The college admissions scandal shows the US is far from a meritocracy
On March 12, federal prosecutors charged dozens of people with bribing, faking, and cheating their kids’ ways into prestigious universities, including Yale; Georgetown; the University of Southern California; the University of California, Los Angeles; and Wake Forest. Wealthy parents, including Hollywood elite, allegedly paid a total of $25 million to secure admissions for their children.
What would compel the wealthy to go to such lengths to secure slots to these elite institutions? Despite Horatio Alger’s popularized belief that Americans can “pull themselves up by the bootstraps” and rise from a position of disadvantage, those with advantages can leverage their wealth to keep their advantages.
In many ways, we already know that the higher education system is not a meritocracy. Elite institutions have a history of admitting ultrawealthy students with average academic records following large donations from their parents.
But this scandal represents a new extreme of that flawed system—of wealthy parents directly paying officials for a guaranteed acceptance or higher test score. It illuminates a structure of privilege that rigs the system to benefit those at the top and limit access to all others.
Some parents assume access to privilege is limited.
Research shows that all students do better when they are in more integrated schools, but in New York City, which has some of the most racially and economically segregated public schools, policy changes have been difficult to implement.
Fear among parents of privilege pervades. A recent study found that parents prefer schools with “high-achieving peers” over schools that are more effective at improving student outcomes. Many parents operate with a zero-sum-game mind-set that assumes their child loses if another benefits.
The system trains privileged children to expect more and less privileged children to expect less.
Sociologist Annette Lareau has shown that the class dynamics in parenting reinforce the expectations of children and parents for access to privilege. Children of upper-class parents are cultivated to attend the “best schools,” to attain additional tutoring, and to participate in elite sports and extracurricular activities that will set them apart.
In contrast, working-class children are parented with fewer intensive investments—financially and time-wise—and these distinctions happen at an early age. This is not to say that working-class parents are not investing in their children; investments may happen in a more short-term way, in part because future circumstances are less certain.
The system offers advantages to those who access them.
Workforce and hiring decisions are not blind to the school that a student attended. Top-tier finance and management firms have long recruited from only a select list of Ivy League and similarly tiered schools, reflecting tremendously biased practices. Parents understand that access to the highest-paying jobs comes through access to elite schools.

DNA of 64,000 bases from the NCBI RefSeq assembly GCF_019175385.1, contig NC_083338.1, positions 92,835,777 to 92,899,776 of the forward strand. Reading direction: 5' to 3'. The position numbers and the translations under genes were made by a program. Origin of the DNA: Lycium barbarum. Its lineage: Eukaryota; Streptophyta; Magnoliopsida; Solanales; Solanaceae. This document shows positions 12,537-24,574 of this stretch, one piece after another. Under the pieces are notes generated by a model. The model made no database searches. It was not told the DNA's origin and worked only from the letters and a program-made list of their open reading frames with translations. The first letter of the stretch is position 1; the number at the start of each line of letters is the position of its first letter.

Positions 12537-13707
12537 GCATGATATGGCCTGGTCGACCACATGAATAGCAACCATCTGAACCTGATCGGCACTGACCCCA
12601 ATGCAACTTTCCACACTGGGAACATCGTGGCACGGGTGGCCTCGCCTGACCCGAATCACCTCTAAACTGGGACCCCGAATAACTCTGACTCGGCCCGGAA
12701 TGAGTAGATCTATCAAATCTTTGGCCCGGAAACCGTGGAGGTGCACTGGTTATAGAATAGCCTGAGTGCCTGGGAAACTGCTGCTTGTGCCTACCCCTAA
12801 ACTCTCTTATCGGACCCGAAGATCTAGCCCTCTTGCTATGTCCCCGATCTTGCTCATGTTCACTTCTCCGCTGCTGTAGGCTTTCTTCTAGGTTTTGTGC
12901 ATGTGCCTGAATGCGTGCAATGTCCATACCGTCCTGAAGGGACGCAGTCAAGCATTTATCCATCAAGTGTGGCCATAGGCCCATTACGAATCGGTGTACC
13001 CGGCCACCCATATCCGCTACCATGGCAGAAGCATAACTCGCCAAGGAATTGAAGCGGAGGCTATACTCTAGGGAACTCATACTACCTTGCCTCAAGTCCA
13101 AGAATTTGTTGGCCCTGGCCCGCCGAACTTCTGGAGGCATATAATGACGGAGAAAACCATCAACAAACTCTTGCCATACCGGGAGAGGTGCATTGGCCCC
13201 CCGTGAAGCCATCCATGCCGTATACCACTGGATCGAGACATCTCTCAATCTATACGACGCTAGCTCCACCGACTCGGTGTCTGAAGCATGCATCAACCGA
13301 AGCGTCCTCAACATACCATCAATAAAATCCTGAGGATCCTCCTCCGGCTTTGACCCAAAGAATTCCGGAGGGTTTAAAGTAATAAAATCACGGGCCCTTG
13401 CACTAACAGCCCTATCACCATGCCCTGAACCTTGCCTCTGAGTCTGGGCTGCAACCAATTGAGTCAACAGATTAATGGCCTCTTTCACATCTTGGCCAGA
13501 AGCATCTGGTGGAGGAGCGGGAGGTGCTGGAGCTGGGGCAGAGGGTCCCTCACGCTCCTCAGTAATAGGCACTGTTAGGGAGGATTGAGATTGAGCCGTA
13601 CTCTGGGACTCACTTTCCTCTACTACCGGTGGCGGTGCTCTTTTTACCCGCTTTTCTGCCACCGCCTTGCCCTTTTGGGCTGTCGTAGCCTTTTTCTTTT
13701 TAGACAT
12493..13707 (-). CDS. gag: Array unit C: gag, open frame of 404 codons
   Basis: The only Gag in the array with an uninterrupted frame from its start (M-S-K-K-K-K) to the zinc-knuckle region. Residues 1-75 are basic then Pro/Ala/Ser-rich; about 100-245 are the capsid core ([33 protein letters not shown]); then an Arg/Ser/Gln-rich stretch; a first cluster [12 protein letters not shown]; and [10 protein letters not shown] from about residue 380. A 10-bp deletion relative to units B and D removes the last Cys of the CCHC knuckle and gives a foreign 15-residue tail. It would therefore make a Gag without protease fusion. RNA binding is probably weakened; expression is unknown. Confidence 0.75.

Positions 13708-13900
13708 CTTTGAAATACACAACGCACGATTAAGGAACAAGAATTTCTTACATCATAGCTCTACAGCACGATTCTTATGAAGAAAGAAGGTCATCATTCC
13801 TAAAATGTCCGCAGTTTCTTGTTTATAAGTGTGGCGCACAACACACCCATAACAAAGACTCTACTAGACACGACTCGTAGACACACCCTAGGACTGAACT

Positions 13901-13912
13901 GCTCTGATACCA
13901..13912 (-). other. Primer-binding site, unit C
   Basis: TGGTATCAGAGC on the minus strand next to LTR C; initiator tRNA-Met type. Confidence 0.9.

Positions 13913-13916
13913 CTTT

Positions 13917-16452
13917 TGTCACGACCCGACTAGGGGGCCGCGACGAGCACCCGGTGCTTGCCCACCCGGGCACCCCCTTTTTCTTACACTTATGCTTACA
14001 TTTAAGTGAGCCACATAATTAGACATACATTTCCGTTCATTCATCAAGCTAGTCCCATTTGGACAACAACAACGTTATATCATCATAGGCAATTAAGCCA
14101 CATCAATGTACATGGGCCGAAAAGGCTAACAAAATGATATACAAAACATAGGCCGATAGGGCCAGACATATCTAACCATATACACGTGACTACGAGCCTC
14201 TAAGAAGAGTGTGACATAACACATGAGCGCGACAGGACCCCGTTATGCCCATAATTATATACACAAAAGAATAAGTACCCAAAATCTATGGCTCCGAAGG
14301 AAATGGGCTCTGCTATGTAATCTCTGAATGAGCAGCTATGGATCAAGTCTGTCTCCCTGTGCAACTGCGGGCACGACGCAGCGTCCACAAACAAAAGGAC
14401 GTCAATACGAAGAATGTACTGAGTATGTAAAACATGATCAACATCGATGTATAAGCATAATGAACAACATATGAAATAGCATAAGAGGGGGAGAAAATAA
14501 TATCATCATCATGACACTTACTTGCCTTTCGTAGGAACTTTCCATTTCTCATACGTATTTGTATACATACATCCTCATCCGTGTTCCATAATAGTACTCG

In countries with less prestige attached to institutions of higher education, there are fewer incentives to game the system or for employers to be so blatantly biased in their hiring practices.
The scandal adds insult to students of color.
Reacting to this story, author Clint Smith said he was “thinking about all the black, brown, and low-income students who arrive at college and who are made to feel as if they don’t deserve to be there, while so many wealthy students have their parents essentially buy their way into these schools and rarely experience the same skepticism.”
There has been little research into this specific topic, but sociologist Anthony Jack, author of the recently published book The Privileged Poor, has explored the ways elite institutions often fail to accommodate and welcome students of color or from low-income families. His research highlights how the culture and connections of elite universities are set up to benefit families of privilege in ways that make success in college challenging for students of color and first generation students, even after earning admission.
Abby D. Phillip also summarized the scandal: “Just a reminder that rich people are able to use their money and power to open elite doors for their mediocre children that, in turn, make it far more likely that they will succeed in life. Poor people and [people of color] are expected to be exceptional. This is not a meritocracy.”
Indeed, the US is not a meritocracy. Part of our awakening as a society is to accept this and work to dismantle the system that has privileged the wealthy and the elite.
This news story isn’t shocking because we thought our system was fair. The college admissions process is rigged in multiple ways. Rather, this scandal reveals a pervasive, prevalent, and pernicious effort to pay for unfair advantages. Greater income and wealth give access to privilege and power, illustrating that some of our country’s most effective avenues of economic mobility are up for sale.
Photo by Alex_Doubovitsky via GettyImages.